These distances are now the ones in place for women. But as golf balls and technology have improved immeasurably, pars have been altered for male golfers. Par-threes can stretch to up to 260 yards. Par-fours can be anything from 240 to 490 yards in length and par-five holes can vary between 450 and 710 yards. A par-six hole would be anything over 670 yards, but it is extremely uncommon to find a golf course with any par-six holes.

The par score for a golf course of 9 or 18 holes is reaching by adding up the par scores of each hole. For 18 holes, it is usually somewhere between 67 and 74. For 9 holes, it can vary from 32 to 37. Par is very important in golf because handicaps are worked out against the par score of a particular hole and a particular course. Generally speaking, if we are under par, ie under the par score, we have played well. If we are over par, or over the par score, we have not played well.    

What is a Birdie


The term birdie is probably our favourite one in golf. Everyone wants a birdie! There may be an element of luck involved or a great deal of skill – or both, but lifting the ball out of the hole after getting one of these is a great feeling. Guaranteed!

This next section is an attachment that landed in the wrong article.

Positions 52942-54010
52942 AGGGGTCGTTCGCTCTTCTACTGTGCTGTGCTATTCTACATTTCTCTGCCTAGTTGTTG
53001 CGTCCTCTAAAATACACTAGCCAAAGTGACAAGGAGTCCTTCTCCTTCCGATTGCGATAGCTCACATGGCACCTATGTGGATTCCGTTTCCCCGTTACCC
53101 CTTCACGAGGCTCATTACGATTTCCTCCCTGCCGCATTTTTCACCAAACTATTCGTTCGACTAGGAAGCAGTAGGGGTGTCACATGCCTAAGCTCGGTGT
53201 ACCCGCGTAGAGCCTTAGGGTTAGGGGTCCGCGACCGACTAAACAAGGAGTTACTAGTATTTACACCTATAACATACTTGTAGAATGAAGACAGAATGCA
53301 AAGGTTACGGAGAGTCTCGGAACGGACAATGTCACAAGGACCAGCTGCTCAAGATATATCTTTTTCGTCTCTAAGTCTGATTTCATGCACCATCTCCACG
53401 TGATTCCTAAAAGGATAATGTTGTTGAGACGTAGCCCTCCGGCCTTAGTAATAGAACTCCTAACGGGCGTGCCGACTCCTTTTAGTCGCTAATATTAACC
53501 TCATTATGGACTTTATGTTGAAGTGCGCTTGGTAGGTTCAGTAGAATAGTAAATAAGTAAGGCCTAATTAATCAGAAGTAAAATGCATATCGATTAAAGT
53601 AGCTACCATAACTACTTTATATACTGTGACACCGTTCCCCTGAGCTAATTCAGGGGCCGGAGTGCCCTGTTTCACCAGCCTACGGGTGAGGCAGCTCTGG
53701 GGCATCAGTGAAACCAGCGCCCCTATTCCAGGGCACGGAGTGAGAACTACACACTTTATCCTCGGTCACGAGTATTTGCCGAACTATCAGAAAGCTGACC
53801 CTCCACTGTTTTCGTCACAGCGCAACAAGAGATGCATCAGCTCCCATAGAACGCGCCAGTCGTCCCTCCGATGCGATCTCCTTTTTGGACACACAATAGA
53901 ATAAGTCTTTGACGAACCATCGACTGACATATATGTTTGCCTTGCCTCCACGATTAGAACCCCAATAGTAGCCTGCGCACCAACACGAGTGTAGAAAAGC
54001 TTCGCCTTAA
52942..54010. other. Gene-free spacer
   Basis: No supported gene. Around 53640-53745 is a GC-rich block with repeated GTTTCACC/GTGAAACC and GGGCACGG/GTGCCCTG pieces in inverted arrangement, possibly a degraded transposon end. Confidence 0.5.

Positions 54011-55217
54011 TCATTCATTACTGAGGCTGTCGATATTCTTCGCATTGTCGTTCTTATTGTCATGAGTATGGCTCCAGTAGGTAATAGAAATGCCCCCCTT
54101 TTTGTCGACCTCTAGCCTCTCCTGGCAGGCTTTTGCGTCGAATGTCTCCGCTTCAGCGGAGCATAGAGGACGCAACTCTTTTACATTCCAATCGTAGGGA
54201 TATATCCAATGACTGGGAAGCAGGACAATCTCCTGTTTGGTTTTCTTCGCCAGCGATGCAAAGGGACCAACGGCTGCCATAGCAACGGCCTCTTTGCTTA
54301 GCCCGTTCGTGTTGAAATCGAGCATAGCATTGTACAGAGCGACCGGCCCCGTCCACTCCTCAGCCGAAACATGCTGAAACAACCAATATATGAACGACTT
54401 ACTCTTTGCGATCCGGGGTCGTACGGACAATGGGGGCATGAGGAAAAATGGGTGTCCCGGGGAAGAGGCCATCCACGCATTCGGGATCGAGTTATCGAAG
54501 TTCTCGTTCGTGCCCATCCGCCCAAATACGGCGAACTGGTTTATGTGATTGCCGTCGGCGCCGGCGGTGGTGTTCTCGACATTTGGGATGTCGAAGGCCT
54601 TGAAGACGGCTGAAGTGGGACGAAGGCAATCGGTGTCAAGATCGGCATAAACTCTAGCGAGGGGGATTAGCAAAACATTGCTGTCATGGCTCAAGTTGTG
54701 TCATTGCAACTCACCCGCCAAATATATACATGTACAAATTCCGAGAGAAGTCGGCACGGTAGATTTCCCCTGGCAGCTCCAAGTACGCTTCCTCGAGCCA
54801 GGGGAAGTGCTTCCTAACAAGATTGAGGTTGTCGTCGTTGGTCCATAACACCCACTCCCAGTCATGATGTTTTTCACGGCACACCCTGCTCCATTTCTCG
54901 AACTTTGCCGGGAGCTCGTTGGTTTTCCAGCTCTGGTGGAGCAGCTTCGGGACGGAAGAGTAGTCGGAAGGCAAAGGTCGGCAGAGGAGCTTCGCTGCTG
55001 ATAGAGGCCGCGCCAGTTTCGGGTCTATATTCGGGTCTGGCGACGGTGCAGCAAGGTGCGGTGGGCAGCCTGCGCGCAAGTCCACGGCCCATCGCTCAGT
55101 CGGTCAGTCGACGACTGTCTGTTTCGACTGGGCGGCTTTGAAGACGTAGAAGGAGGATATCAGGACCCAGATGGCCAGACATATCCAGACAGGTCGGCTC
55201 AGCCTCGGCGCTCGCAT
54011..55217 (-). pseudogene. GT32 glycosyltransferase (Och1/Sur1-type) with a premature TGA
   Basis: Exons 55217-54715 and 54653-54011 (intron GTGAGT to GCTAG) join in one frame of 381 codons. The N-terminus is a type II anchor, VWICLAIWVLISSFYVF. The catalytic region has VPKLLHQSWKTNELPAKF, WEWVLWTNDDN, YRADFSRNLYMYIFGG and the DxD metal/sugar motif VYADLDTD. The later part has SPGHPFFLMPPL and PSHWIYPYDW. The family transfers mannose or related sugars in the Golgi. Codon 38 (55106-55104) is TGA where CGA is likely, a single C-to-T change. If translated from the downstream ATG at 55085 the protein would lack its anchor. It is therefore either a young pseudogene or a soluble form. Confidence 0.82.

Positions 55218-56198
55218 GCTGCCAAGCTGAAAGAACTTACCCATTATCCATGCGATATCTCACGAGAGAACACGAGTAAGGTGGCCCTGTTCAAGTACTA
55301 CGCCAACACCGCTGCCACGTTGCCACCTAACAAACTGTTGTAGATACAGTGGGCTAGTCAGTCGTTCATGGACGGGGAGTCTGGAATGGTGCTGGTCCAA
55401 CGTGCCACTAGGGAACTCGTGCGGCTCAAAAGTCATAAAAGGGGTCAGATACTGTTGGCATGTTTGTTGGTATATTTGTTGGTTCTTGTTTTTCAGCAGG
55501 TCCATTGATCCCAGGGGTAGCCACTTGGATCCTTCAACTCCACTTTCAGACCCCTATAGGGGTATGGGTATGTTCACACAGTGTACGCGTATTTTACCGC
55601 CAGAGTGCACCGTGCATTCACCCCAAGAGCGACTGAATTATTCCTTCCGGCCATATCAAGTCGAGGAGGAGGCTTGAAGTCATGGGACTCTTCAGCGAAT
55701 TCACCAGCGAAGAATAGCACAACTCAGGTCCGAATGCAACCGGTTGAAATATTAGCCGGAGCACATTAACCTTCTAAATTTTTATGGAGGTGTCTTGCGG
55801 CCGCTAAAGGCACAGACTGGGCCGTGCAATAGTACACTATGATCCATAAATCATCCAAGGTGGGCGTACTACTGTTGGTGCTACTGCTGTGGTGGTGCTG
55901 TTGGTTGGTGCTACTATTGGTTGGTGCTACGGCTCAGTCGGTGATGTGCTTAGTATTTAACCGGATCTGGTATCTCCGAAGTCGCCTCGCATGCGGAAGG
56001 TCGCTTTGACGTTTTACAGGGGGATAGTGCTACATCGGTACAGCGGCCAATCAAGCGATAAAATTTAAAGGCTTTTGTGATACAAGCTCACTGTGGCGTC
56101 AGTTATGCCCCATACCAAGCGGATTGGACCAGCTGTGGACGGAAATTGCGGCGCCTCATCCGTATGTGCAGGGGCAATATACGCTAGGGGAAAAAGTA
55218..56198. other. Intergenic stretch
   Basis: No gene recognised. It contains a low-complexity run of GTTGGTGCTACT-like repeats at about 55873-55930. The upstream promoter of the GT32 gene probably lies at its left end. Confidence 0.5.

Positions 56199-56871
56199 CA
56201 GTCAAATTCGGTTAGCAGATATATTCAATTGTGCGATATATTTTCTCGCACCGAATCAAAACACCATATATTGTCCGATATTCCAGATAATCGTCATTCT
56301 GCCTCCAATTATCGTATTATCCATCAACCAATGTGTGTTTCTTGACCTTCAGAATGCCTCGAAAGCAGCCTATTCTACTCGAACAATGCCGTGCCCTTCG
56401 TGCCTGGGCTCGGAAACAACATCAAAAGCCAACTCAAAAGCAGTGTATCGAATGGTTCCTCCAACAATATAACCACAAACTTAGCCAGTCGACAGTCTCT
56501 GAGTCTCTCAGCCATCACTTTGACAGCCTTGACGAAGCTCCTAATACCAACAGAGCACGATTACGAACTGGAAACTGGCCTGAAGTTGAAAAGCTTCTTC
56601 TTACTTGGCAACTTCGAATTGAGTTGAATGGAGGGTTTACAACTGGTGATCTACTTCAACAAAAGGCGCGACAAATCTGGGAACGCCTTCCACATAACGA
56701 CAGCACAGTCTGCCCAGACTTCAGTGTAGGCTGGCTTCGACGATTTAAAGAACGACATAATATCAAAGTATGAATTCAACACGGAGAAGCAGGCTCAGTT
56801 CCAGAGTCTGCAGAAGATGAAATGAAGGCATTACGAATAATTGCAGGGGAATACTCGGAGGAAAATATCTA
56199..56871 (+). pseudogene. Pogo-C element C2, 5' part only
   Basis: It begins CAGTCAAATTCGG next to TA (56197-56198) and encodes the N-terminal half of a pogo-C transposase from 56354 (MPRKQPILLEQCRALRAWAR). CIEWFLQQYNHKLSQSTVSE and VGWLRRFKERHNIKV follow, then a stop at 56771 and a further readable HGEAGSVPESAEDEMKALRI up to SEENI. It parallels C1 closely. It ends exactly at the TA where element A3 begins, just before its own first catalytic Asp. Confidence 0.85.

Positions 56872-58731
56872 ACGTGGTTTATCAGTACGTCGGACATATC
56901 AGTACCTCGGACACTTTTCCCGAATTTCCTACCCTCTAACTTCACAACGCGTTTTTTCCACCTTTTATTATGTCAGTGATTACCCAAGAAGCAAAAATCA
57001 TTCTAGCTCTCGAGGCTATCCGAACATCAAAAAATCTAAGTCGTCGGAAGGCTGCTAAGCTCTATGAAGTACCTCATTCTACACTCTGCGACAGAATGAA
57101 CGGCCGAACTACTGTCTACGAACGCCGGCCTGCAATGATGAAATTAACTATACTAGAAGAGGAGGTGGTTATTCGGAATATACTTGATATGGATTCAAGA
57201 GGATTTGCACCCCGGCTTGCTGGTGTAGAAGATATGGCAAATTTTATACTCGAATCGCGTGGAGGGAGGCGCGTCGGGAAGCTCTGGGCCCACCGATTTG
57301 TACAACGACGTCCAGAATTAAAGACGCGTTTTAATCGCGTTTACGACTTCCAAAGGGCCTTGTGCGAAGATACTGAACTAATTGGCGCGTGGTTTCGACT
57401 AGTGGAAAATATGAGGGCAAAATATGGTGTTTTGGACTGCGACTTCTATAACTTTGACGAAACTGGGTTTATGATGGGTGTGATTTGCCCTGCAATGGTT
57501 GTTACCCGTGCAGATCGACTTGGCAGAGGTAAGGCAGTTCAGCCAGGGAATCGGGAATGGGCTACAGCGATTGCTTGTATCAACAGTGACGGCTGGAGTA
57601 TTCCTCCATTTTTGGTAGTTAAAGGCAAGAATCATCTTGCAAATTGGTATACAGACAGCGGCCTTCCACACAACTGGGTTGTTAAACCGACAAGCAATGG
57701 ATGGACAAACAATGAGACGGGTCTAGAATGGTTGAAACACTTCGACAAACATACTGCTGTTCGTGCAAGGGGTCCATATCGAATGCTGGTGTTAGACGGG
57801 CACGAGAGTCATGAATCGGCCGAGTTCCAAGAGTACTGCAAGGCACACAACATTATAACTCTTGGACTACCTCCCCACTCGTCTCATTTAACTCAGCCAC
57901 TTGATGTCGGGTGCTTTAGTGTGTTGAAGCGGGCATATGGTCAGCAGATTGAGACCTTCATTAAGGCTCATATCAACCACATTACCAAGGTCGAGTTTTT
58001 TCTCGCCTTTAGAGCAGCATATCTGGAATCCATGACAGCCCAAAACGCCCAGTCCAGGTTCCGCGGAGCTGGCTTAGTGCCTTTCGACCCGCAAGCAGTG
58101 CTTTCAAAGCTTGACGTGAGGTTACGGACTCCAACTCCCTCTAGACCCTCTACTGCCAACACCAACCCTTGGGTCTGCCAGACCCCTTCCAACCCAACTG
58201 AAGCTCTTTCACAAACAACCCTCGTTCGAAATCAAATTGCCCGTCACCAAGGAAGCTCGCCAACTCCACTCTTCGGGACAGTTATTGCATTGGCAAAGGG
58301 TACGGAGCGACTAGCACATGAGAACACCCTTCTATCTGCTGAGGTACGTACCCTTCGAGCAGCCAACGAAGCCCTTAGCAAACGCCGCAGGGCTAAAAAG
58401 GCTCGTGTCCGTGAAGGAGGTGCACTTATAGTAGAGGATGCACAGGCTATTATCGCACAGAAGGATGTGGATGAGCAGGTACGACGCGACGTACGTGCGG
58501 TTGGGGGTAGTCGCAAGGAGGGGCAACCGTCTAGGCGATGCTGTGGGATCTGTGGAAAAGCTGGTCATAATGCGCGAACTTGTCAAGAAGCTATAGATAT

A birdie is the word given to score one less than par, one-under par, on any given hole. That can be a two on a par-three, a three on a par-four or a four on a par-five.

The word is said to have originated in America in the early 20th century, where ‘bird’ was a slang term for something excellent. AB Smith was playing with his brother William P Smith, and their friend George A Crump at the Country Club in Atlantic City in 1903. Playing the par-four second hole, AB Smith’s second shot came within inches of the hole. One of his playing partners said, ‘That is a bird of a shot’. AB Smith then claimed that he should get double money if he won the hole with a score of one-under. He duly holed his putt and the trio came to describe what he had done as a ‘birdie’. The term became popular with the club’s membership before the phrase travelled around the world and went on to become part of every golfer’s vernacular.